Art Sheffield 2016: Up, Down, Top, Bottom, Strange and Charm

Art Sheffield 2016: Up, Down, Top, Bottom, Strange and Charm

Art Sheffield

Scratch video stills, THIS IS NOW: FILM AND VIDEO AFTER PUNK, 2016, Courtesy the artists and LUX/BFI

March 17, 2016
Art Sheffield 2016
Up, Down, Top, Bottom, Strange and Charm
April 16–May 8, 2016
Media and professional preview: April 15, 10am–6pm
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Marie Angeletti, Michel Auder, Charles Atlas, Anna Barham, Steven Claydon, Mark Fell, Beatrice Gibson, Pat Hearn and Shelley Lake, Florian Hecker, Hannah Sawtell, Richard Sides, Paul Sietsema, Jean-Michel Wicker. Scratch video works by George Barber, Nick Cope, Jeffrey Hinton, Duvet Brothers, John Scarlett Davis, Gorilla Tapes, John Maybury, Kim Flitcroft and Sandra Goldbacher

Conceived as an “exploded” group show, and curated by Martin Clark, Director of Bergen Kunsthall, Art Sheffield 2016 will present a carefully selected programme dedicated entirely to sound and the moving image, exhibited across Sheffield’s various galleries, venues, industrial and urban spaces. Highlights will include three new commissions by British artists Steven Claydon, Hannah Sawtell and Richard Sides, who will each produce site-specific work, and a collection of rarely seen “scratch” videos, a short-lived but influential phenomenon that emerged on the underground scene in the mid-1980s. Other works address themes around politics, economics, music, technology and the material reality of the physical world.

The title, Up, Down, Top, Bottom, Strange and Charm is taken from the six flavours (or types) of quark: the elementary particles that make up every atom, and the fundamental building blocks of matter. Through film, video and sound, the fabric of the city itself will be explicitly activated and inhabited by the exhibition, dispersed in and around Sheffield city centre.

Scratch video
Art Sheffield 2016 draws on the various political, social, cultural and material histories of Sheffield in order to address more universal themes. These include the city’s prosperous industrial past built around manufacturing, steel and light industry, and its rapid decline in the 1980s; Sheffield’s long history of resistance, socialism and independence—from John Ruskin’s utopian initiatives for workers in the 19th century, through to its present as one of the UK’s longest-standing Labour strongholds; and its proud musical heritage which includes bands such as Cabaret Voltaire, Human League and Pulp. The 1980s were defined by industry decline and the Thatcherite politics that accelerated it, the Cold War, nuclear threat and the boom and bust of burgeoning global capitalism. At this time, new video editing technologies became available at various arts schools, including Sheffield, leading to a number of artists and musicians experimenting with the medium in very politically engaged ways. This led to the development of a new visual language and technique—”scratch video.”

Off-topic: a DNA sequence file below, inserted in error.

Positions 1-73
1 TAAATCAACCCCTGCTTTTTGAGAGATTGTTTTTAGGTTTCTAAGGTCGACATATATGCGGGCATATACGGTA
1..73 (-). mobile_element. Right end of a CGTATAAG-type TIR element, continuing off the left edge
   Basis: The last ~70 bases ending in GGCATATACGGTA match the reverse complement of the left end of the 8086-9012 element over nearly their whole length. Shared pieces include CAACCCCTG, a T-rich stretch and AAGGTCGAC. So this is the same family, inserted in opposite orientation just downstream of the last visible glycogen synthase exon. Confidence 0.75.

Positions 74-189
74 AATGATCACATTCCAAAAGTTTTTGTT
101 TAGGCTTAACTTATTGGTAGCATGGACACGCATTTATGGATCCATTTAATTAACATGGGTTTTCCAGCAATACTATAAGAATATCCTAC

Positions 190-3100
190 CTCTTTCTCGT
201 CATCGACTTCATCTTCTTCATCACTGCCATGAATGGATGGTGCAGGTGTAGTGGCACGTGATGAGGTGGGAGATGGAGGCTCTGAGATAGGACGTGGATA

Using rapid cuts and repetitions, as well as new digital effects, this work was often screened in clubs or music venues, or made as stage visuals or music videos for bands. Art Sheffield includes a number of these rarely seen “scratch” videos by filmmakers including George Barber, Nick Cope, and Jeffrey Hinton. In the way their work very directly sampled and subverted found footage from TV news, films, advertising and popular culture, they can be seen to have anticipated many of the techniques and visual languages that are now so ubiquitous across the internet, social media and platforms like YouTube. Scratch video is presented in association with LUX and the BFI National Archive, as part of THIS IS NOW: FILM AND VIDEO AFTER PUNK.

City-wide programme
The city-wide programme has been developed and delivered in collaboration with Sheffield’s leading visual arts venues—Bloc Projects, S1 Artspace, Museums Sheffield, Sheffield Hallam University and Site Gallery. In addition, a number of off-site venues have been very specifically selected—including former steel and cutlery works, nightclubs, and the iconic Park Hill, a controversial brutalist housing estate and now the largest listed building in Europe. Shown alongside the scratch videos, the contemporary works and new commissions demonstrate and develop similar ideas and attitudes, still as politically and aesthetically relevant today: from an interest in the sub-atomic reality of the physical world to new economic models and patterns of chance and risk; from virtual and constructed realities to the subversion and distribution of open source digital tools; from the politics of neo-liberal capitalism to communities created through music, labour and resistance.

Throughout Art Sheffield 2016, video, film and sound are explored in their various material forms, on the one hand as a mechanical, digital or virtual medium, but on the other as a kind of collective unconscious or reverie, evoking the past only to reflect on the current state of Britain today and our saturated and fragmentary internet-state-of-mind. In this way the exhibition is both framed by, and assimilated into, the city—a place defined as much by its cultural production as it is by its material industry; by individuals and communities as much as infrastructure and architecture; a construction and a fantasy that is constantly being reproduced and reinvented—projected back out onto itself by the various forces, desires, processes and people that both inhabit and imagine it.

For more information please contact:
Olivia Cerio, SUTTON
olivia [​at​] / T +44 (0)20 7183 3577

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March 17, 2016

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